In most cases, Karma, the incarnation of the supreme god Vishnu born on earth as the protector of dharma, suggests these tactics. Examples of this are apparent throughout the text. When, for example, Karma tells the Pandas to allow Sanding to fight Bias because he knows that Bias will not fight him -?? due to Sanding’ previous birth as a woman, – or when Aragua is instructed to behead Karma even when Karma is unarmed, or even when Karma tells Obama to break the code Of 4 induct and break Turnaround’s thighs, Karma is prodding the Pandas along by telling them to follow dharma behavior . His status as the divine upholder of dharma makes Koruna’s apparent disregard for it quite paradoxical. In fact, Karma is referred to as “that paradox of paradoxes”2 and the actions of the “devious divinity” 3 have caused various ethical dilemmas. In order to come to a conclusion about where Karma stands, will begin analyzing the dharma actions that Karma urges the Pandas to undertake. Sin for the Greater Good The Inhabitant itself is considered to be a discourse on dharma and elates the rules of dharma to the struggles of trying to perfectly follow dharma in reality.
So what is dharma? Dharma is a “metaphysically based system of laws, duties, rites, and obligations incumbent upon a Hindu according to his class and stage of life”4 and refers in some sense to a “person’s norms of conduct. “5 Drama’s negative is dharma and can be defined as a clear violation of dharma. Based on the nature of dharma itself, we can say that Karma, once his view is analyzed, can be classified as someone who either preaches strict adherence to dharma regardless of the result for Citing every detail of this extensive epic would have been redundant.
The details themselves have come from a synthesis of translations of the Inhabitant by two different authors. The Inhabitant, Volume 1 by Johannes Adrian Bernard Bitten, and The Inhabitant abridged and translated by John D. Smith published by the Penguin Group 2 Astrakhan, V. S. , 1957. On the Meaning of the Inhabitant. Town Hall: Asiatic Society of Bombay. Up. 12-13 Mantilla, B 1991. Karma: in Defense of a Devious Divinity. In A. Sahara, De. Essays on the Inhabitant. Elided: E. J. Grill, Up. 01-81 Dimmitt, C. , 1978. Classical Hindu mythology: a reader in the Sanskrit Purras.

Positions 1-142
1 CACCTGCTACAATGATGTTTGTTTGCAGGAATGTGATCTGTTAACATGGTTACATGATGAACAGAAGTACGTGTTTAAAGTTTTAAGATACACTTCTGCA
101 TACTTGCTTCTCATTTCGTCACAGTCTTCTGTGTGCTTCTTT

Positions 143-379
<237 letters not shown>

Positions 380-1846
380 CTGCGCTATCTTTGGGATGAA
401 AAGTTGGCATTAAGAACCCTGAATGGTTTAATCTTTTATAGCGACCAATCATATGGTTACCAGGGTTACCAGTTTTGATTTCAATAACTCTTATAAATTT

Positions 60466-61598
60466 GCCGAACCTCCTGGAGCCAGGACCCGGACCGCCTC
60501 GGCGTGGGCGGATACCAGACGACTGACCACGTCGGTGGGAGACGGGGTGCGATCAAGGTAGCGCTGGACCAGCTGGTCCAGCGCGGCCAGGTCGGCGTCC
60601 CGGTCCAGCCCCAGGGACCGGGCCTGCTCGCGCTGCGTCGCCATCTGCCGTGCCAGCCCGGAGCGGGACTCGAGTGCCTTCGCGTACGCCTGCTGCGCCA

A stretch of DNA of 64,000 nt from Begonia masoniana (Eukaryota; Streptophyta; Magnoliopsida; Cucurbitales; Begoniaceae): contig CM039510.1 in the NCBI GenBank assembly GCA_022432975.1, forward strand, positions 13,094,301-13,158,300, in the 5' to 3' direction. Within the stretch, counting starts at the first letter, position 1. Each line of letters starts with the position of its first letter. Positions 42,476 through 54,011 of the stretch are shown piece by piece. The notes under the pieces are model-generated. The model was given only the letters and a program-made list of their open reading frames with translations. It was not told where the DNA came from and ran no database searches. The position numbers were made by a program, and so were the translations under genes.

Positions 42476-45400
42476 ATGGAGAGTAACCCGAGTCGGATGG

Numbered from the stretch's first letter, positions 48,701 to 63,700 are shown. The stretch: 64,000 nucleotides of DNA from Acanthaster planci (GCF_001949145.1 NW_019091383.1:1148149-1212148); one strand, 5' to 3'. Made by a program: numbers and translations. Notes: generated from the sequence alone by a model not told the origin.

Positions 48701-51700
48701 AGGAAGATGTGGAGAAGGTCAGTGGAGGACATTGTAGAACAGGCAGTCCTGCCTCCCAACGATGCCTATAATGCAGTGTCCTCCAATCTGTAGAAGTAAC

Philadelphia: Temple University Press. 5 Killingly, D. , 2003. Hinduism. In L. VS.. Ridge, De. Major World Religions: From Their Origins to the Present the action, or as someone who preaches adherence to dharma behavior only when it produces the desired results. In the famous Baghdad-Gait, the famed warrior Aragua faces a crisis of morality. As he looks across the battlefield, he sees that his close friends, relatives, and teachers are the ones that he will be tasked with killing. Upon engine this, he fears that the results Of the war will only be death, destruction, and social disorder.
In this moment, Aragua represents everyone who has ever been paralyzed by a dilemma of an ethical nature. When he proclaims that ” [he] does not desire to kill teacher, fathers, sons, maternal uncles, father-in-laws, grandsons, brothers-in-law, and other kinsmen who are bent on killing, “6 he gives two reasons: that relatives should not be killed, and that the women’s purity must be maintained in order to preserve the family. Should Aragua follow his duty as a warrior to the letter or should he also be mindful of what the consequences of his actions will be?